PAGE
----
Aims & Objectives of a Charity

Thinkstock Images/Comstock/Getty Images

Charities each have different aims and objectives. These usually sum up the issue they are trying to tackle. Many charities describe their aim in a mission statement that guides their work. Using this mission statement, they develop specific objectives that lay out how they will achieve their aim.

Who the Charity Serves

One of the major components of charities' aims and objectives is their target group, or who they are trying to help. This could include humans or animals. Some examples include people with a certain disease, people from a particular community or a group of animals. These are usually the people who receive services or funds from the organisation.

What the Charity Does

Charities should know exactly what it wants to accomplish. It is possible that two different organisations with the same focus area can have very different ideas about how they plan to help. For example, a charity that focuses on cancer may want to fund science to find a cure or it may be focused on providing support to cancer survivors and their families.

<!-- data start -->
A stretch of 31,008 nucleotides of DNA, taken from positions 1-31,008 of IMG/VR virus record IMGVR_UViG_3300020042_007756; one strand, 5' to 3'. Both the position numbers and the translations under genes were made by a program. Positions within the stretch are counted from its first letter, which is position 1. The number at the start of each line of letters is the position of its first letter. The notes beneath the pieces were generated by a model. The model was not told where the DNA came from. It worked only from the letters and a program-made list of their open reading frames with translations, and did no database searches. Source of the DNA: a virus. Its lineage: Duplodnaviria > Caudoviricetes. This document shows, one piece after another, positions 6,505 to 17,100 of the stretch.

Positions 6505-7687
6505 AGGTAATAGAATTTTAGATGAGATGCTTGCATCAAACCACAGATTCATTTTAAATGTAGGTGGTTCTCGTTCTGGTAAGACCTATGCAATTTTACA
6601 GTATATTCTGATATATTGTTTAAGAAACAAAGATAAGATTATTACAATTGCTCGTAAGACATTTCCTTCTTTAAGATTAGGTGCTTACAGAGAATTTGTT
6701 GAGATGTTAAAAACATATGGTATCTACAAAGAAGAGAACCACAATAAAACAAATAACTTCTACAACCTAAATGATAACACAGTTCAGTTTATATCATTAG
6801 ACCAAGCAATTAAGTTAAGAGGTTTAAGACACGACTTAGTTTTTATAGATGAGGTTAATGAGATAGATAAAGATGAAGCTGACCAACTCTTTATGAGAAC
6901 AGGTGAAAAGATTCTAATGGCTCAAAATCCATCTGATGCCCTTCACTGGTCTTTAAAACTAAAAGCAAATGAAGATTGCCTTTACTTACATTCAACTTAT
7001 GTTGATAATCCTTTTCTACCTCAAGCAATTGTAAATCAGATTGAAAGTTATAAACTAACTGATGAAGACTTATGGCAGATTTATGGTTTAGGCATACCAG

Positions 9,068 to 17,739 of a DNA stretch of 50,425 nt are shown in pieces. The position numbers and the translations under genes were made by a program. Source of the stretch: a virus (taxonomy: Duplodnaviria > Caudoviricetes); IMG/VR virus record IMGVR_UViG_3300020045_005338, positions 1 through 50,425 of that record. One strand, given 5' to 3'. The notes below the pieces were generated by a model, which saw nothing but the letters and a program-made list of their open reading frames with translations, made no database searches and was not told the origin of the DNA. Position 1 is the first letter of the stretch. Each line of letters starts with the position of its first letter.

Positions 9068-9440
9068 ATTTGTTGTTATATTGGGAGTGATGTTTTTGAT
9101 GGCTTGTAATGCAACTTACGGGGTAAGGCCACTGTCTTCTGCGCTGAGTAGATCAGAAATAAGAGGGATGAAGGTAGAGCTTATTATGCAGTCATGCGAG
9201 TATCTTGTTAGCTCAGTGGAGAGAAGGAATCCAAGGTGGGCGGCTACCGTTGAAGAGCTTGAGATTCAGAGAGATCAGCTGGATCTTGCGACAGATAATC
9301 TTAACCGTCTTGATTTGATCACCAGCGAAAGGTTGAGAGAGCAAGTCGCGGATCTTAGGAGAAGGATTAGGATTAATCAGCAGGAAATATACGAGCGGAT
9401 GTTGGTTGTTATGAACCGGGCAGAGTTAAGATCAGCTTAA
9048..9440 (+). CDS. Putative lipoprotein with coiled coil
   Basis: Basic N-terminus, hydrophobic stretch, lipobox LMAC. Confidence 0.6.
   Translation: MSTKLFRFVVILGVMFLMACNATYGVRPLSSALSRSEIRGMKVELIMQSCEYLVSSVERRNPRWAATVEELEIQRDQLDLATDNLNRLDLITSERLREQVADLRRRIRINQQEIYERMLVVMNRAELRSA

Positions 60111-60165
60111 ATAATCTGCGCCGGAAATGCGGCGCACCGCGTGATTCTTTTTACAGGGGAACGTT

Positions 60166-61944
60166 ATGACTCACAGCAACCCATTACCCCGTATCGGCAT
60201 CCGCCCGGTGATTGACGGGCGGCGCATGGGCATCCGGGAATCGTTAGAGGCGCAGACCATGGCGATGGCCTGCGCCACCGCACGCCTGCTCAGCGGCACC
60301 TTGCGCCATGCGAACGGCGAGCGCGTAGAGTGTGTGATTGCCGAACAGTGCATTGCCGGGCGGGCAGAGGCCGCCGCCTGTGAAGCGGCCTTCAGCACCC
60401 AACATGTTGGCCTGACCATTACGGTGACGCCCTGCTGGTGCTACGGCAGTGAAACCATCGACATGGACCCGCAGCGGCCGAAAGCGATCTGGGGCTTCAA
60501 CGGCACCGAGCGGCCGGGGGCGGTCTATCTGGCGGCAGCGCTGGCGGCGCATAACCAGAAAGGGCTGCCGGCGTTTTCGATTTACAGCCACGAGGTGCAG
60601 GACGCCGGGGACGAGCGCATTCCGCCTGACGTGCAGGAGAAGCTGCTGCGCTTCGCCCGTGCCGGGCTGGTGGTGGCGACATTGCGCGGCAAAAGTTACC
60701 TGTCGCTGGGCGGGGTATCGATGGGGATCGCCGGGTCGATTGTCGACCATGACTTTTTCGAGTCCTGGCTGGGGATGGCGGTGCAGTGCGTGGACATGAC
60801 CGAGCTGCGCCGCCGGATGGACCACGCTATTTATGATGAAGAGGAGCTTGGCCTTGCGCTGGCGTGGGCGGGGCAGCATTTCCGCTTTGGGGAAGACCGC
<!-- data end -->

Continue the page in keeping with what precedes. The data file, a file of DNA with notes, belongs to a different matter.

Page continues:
Plan of Action

When charities have determined who they want to serve and what they want to accomplish, they have to carefully plan out how they can reach their goals. Organizations usually have several objectives that spell out how they plan to go about it. For example, a charity that provides support to cancer survivors may have an objective to connect survivors through a support group.

Evaluating Aims and Objectives

It is not enough to know the topic or focus area of a charity. From this perspective all charities seem good and worthwhile. To really understand what kind of impact they can have, it is important to look at the specific aims and objectives that guide their work. Make sure that their mission and aims fit with your values and beliefs. Look for objectives that are realistic, specific and well thought out. You may also be interested in supporting a charity that has easily measurable objectives, although this does not always mean that they are better managed.